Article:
Volcano Watch — USGS sends team to assess eruption hazards in Papua New Guinea

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In early August, Pago volcano, on the central coast of New Britain Island, suddenly began exploding rocks and volcanic ash into the air. Thousands of nearby residents quickly left their homes and work to escape possible injury or death.

This week as many as 10,000 people are still evacuated from the immediate area around Pago. Sporadic explosions, ashfall, and an erupting lava flow are clear signs that the volcano is not yet finished.

Pago can produce large explosive eruptions that would endanger as many as 30,000 people within 30 km (19 miles). Scientists are now establishing the first ever monitoring network on the volcano, even while it erupts unpredictably! Volcano monitoring is desperately needed to track the volcano's activity and assess the possibility of more intense and more hazardous activity.

A team of experienced scientists from the U.S. Geological Survey's (USGS) Volcano Disaster Assistance Program is now in Papua New Guinea working with colleagues from Rabaul Volcano Observatory. Headquartered at the USGS Cascades Volcano Observatory in Vancouver, Washington, the program supports the only dedicated rapid volcano-response team in the world.

The program was established following a volcanic disaster in Colombia in 1985 that killed more than 23,000 people. In the middle of the night, a series of fast-moving debris flows swept down valleys leading from ice-capped Nevado del Ruiz volcano during a moderate-sized explosive eruption. This tragedy prompted the U.S. Agency for International Development, Office of Foreign Disaster Assistance, to ask the USGS to create a program to reduce fatalities and economic losses in countries experiencing a volcano crisis.

Since its inception in 1986, the Volcano Disaster Assistance Program has responded to 21 major volcano crises in the world and built volcano-monitoring infrastructure in nine countries. This effort has saved tens of thousands of lives and hundreds of millions of dollars in property.

The USGS and Rabaul teams are now actively installing a small network of three or four seismometers to track Pago's earthquake activity. Also, several continuously recording GPS receivers will help to determine the extent and rate of ground deformation due to magma movement.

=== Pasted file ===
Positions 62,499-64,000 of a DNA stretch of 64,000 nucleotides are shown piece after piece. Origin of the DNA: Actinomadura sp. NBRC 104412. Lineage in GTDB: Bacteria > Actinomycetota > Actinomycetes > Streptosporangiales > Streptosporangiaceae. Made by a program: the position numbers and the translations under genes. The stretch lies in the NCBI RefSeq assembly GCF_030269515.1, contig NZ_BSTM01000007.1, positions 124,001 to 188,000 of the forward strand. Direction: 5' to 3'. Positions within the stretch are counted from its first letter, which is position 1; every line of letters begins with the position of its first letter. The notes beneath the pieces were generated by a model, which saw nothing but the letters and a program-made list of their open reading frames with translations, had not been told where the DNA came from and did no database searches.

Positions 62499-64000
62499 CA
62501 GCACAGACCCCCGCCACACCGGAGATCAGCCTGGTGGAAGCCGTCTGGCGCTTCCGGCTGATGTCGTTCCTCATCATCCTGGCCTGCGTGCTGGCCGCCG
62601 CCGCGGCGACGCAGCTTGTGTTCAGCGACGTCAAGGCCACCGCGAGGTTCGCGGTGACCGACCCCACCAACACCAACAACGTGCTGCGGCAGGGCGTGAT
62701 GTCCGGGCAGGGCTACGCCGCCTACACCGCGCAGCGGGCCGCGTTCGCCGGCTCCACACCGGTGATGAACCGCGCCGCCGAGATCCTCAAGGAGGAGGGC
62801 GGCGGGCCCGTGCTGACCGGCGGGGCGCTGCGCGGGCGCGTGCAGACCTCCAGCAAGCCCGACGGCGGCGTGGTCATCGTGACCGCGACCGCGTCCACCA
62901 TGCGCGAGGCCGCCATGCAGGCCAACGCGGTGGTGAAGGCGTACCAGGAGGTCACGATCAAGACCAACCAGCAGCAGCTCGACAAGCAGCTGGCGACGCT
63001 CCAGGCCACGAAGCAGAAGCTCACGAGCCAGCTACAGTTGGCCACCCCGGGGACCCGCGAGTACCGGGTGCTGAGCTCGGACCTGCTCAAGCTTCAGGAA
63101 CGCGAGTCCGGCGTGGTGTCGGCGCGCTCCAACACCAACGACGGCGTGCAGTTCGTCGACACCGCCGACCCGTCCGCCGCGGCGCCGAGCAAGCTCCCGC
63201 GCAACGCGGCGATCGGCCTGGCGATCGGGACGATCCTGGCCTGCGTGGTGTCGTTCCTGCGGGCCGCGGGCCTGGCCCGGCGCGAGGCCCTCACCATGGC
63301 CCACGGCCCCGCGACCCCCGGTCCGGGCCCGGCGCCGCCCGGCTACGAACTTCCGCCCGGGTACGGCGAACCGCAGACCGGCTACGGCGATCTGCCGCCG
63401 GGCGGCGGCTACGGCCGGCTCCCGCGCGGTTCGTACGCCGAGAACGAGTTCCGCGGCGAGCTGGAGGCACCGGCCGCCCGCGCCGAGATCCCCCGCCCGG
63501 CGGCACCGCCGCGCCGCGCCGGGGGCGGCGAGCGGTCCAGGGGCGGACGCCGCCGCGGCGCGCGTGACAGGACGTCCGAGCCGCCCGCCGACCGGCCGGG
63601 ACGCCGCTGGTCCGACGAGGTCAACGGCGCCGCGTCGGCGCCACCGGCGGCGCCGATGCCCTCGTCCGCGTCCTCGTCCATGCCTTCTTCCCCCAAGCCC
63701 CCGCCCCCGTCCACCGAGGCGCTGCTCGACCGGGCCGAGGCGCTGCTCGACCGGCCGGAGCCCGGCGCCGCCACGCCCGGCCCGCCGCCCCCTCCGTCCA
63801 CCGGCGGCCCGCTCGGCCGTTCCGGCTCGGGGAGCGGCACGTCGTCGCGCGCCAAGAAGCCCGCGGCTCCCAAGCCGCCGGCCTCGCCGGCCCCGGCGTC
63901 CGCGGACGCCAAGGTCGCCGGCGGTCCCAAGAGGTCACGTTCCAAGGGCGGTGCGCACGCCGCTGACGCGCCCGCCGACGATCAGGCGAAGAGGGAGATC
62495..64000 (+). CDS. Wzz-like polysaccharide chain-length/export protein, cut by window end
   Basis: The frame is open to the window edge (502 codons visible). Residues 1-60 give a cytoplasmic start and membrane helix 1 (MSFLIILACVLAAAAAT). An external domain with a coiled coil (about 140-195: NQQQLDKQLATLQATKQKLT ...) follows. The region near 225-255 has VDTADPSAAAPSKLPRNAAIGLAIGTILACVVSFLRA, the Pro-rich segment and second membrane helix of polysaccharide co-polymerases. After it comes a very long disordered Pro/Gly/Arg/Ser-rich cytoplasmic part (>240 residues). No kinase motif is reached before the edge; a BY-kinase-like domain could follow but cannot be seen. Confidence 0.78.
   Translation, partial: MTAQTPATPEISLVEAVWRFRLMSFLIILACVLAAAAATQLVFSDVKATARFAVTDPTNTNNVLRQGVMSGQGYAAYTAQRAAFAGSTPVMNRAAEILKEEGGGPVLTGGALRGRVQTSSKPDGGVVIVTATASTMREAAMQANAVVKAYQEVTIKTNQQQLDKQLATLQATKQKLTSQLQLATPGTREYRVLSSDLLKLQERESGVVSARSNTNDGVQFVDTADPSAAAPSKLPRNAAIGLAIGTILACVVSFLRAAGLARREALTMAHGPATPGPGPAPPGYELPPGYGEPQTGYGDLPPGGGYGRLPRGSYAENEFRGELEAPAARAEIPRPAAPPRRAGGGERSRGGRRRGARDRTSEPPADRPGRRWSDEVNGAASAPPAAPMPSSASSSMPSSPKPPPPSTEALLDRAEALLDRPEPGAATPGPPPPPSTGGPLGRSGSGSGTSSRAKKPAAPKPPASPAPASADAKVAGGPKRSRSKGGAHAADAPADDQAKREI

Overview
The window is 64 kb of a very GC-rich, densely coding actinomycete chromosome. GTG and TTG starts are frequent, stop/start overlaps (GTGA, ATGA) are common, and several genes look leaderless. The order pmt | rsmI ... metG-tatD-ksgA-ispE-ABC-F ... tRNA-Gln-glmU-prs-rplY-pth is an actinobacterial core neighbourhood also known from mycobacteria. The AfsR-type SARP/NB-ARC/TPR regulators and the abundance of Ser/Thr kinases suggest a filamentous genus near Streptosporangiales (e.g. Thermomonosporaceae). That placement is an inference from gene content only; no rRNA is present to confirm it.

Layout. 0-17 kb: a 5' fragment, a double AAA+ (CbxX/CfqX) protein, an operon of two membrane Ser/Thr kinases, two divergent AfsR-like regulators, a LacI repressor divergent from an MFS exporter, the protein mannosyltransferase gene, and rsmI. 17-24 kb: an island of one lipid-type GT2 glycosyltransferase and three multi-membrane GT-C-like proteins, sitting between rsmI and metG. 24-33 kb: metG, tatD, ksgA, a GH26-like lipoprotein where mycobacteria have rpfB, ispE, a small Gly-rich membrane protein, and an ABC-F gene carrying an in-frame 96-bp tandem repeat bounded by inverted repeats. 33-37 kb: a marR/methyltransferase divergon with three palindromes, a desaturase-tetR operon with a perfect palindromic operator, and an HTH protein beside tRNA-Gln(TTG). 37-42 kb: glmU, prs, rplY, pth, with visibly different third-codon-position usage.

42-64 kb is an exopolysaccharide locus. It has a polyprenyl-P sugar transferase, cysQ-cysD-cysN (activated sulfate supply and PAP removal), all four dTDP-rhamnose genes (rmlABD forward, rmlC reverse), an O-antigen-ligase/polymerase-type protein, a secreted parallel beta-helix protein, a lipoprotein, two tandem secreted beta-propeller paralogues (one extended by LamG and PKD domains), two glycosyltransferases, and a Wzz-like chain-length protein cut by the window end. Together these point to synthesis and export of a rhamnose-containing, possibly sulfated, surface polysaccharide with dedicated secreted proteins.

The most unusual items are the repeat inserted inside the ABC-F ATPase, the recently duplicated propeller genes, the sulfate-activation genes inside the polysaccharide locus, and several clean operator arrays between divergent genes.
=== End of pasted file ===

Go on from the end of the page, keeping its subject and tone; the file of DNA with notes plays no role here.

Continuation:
The USGS team's work on Pago volcano is turning out to be one of its most challenging. The area is extremely rugged and thickly carpeted with rain forest, roads are lacking, helicopter availability is limited, and the volcano is producing sporadic explosions. The team has no way of knowing if the explosions will get larger or not, but geologic studies indicate Pago is clearly capable of producing much larger and more dangerous eruptions.

Pago is the active vent of a large volcano known as Witori caldera-a collapsed crater that formed during an extremely large explosive eruption about 3,300 years ago. The caldera is 11 km (7 miles) long and 6 km (3.5 miles) wide, with crater walls as high as 500 m (1,650 feet). Pago is a cinder cone about 250 m (820 feet) high located near the center of the caldera.

Witori caldera has produced at least 10-12 large explosive eruptions in the past 5,600 years, most recently less than about 500 years ago. The five largest of these events erupted between 6 km3 (1.4 mi3) and 30 km3 (7.2 mi3) of fragmented lava and pumice-up to four times the volume of material erupted in 1991 from Mount Pinatubo in the Philippines.

Unlike the fluid basalt lava erupted from Hawaiian volcanoes, lava from Pago is about a million times more viscous, resulting in stubby lava flows only a few kilometers (miles) long. Pago has erupted at least eight thick lava flows during its 350-500-year-old history.

The only historical eruption of Pago occurred between 1911 and 1933. This prolonged activity produced a thick, 5-km-long (3-mile) lava flow and intermittent explosive activity that culminated in a significant explosive eruption in 1933. The activity led to widespread displacement of people living in the area and famine from the destruction of native gardens by ashfall.

Volcano Activity Update

Eruptive activity of Kilauea Volcano continued unabated at the Pu`u `O`o vent during the past week. Molten lava is flowing near the end of the Chain of Craters road, and the National Park Service is allowing visitors to get up close to the action. The lava delta at Wilipe`a continues to grow, and lava is now also entering the ocean intermittently near West Highcastle.

One earthquake was reported felt during the week ending on September 19. Residents of Leilani Estates and Lanipuna Gardens subdivisions felt an earthquake at 1:37 a.m. on Wednesday, September 18. The magnitude-2.3 earthquake was located 4 km (2.4 mi) beneath Pu`ulena Crater.